Next to join the race is a somewhat less sprightly band of seniors, gamely trotting in matching bright green T-shirts. Then a brigade of handicapped folk rolls by, in three-wheeled carts propelled by hand cranks. The final group—the young and able—is so anxious to get going that they push the starting line farther and farther ahead, while volunteers try vainly to contain the crush of bodies. Henry is beaming. “I don’t know what to say,” he tells me. “My community is here in a big way, because they see the work we are doing.”
The June race is a small part of that work. The foundation Henry formed in 2002, housed in a cramped office in Kikuyu’s version of a downtown, operates a two-room, tin-roofed nursery school in the shantytown where Henry was born. The foundation also donates cows to needy families. At the Machakos school, Henry raised the $23,500 needed to dig a well in 2008, providing the institution with a reliable source of fresh water.
Nothing Henry achieves would be possible without his guide, Joseph. If Henry is a remarkable athlete, then Joseph is, in certain respects, even more so. Finding a guide for a blind runner like Henry is no simple task. Not only does a guide have to be a strong athlete in his own right, capable of keeping pace with gold medalists, he also has to win races without winning them. The guide is not supposed to steal his charge’s spotlight. Most of all, Henry needs a partner he can totally trust, so he can run at top speed in the full confidence that his guide can be relied upon to steer him away from disaster. It is a uniquely selfless job, one it took Henry quite a while to fill. Henry’s guide in Sydney collapsed at the end of his gold-winning performance.
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Joseph turned out to be the unlikely perfect match. The two were boyhood friends, living about 800 m apart, but Joseph was never interested in running. Instead of attending high school, Joseph became a carpenter. Then in late 2000, Henry, still struggling to find the right guide, asked Joseph if he would train to play that role. At first, Joseph thought he could never keep up with Henry—“I was not even able to finish 100 m,” he says—and his family protested that running would only distract him from his money-earning job. But Joseph, seeing his old friend in need, decided to try. Two years of tough training followed. His first international race as Henry’s guide was the 1,500 m at the All-Africa Games in Abuja, Nigeria, in 2003; they struck gold. The two have been inseparable ever since, running together in events from Dubai to Beijing. Not once has Joseph stepped across the finish line ahead of Henry. “I didn’t want to be very well known or to be very popular,” says Joseph. “I don’t dream of running on my own. I hope maybe, God willing, we’ll be together 100 years.”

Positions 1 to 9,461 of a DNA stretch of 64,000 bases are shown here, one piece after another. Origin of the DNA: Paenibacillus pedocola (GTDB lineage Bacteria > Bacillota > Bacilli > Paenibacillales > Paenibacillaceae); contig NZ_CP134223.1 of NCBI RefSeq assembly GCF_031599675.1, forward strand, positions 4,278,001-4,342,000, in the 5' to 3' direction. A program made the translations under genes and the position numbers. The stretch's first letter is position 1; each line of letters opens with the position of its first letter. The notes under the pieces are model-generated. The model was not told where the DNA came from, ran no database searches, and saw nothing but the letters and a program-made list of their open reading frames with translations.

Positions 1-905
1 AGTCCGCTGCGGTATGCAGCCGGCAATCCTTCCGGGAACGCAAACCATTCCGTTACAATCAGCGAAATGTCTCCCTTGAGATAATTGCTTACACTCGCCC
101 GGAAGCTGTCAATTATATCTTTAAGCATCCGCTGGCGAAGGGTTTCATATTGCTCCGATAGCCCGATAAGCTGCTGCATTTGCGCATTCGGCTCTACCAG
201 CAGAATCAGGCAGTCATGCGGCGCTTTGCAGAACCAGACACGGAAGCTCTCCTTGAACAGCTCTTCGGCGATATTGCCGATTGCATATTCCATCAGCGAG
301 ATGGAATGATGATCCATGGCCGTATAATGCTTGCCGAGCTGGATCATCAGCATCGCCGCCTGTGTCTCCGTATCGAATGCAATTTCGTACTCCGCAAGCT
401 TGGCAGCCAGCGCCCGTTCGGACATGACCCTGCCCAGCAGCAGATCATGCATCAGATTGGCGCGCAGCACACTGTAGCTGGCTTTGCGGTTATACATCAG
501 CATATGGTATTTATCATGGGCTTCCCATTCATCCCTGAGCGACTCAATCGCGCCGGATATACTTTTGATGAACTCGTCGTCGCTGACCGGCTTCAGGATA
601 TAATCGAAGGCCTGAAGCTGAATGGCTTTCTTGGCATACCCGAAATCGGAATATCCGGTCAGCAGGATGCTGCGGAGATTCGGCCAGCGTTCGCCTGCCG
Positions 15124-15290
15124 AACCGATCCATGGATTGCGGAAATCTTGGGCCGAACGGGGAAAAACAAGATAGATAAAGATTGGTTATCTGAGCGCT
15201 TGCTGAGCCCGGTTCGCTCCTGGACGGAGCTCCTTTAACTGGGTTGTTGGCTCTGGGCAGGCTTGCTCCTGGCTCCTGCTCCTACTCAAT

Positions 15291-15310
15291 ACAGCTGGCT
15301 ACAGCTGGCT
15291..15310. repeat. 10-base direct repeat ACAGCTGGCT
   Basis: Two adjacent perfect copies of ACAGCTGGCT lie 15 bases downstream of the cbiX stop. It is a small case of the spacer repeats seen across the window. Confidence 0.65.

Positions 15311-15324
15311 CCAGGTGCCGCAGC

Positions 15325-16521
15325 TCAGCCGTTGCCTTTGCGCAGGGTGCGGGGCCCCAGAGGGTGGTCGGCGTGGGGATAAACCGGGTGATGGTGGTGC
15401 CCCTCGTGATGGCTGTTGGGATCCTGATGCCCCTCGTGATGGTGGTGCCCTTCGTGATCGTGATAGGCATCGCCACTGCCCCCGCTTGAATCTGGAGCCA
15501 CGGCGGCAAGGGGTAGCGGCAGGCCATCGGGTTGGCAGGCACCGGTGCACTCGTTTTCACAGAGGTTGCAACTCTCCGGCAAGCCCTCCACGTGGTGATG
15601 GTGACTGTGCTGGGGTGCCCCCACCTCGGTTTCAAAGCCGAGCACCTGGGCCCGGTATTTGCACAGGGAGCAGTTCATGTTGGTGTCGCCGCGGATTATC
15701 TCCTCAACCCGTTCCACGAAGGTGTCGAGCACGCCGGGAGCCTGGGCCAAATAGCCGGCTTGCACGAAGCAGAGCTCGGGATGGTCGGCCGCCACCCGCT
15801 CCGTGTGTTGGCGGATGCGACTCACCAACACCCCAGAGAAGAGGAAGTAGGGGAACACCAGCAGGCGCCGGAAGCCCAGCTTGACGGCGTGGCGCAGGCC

Joseph is much more than a running partner to Henry. He’s more like Henry’s guardian angel. Wherever Henry might be, Joseph isn’t far away, eyeing him warily, always ready to swoop in, take Henry by the arm and help him navigate through a crowd or down the chaotic streets of Kikuyu. “I thank God for having Joseph with me,” Henry says. “He has a big heart. That is why I love him. There is a teamwork, a partnership, we are trying to show the rest of the world, that we need each other to move ahead.” And if Joseph isn’t there to lend his eyes, someone else always seems to be. Sometimes it is his wife Myllow, or a staffer at Henry’s foundation. Sometimes it’s just a friend or neighbor who happens to be nearby. Henry too isn’t ashamed to ask for aid. At one point he turned to my wife, who accompanied me on the trip, for help into a dark building (putting her in the unusual position of assisting me with her left arm and Henry with her right). “He always trusts everyone,” Joseph says of Henry.
That’s something I can’t do. My life has been a relentless quest for normality, a day-by-day battle to preserve as much as my deteriorating sight allows. I have overcome by refusing to concede to my disability; Henry has overcome by embracing his. He realizes that his blindness has defined who he is and what he has accomplished. “For 17 years, since I lost my sight, I think I have done so many [more] things than what I did for 21 years before,” says Henry. “That is why I don’t think of turning back.” His advice to me is to follow his lead. “The most important thing is to accept yourself,” he tells me.
I’m not there yet. As Henry, Joseph and I jog together that rainy morning, my lungs burning in the sparse air, it becomes painfully apparent that they are dragging their feet so I can keep up. Joseph turns to me and says: “Now we’ll show you our regular speed.” A few steps and they pull away, leaving me behind, slightly embarrassed, in the mud. Henry charges forward effortlessly, strong and sure-footed, down the uncertain path. Maybe one day I’ll catch up.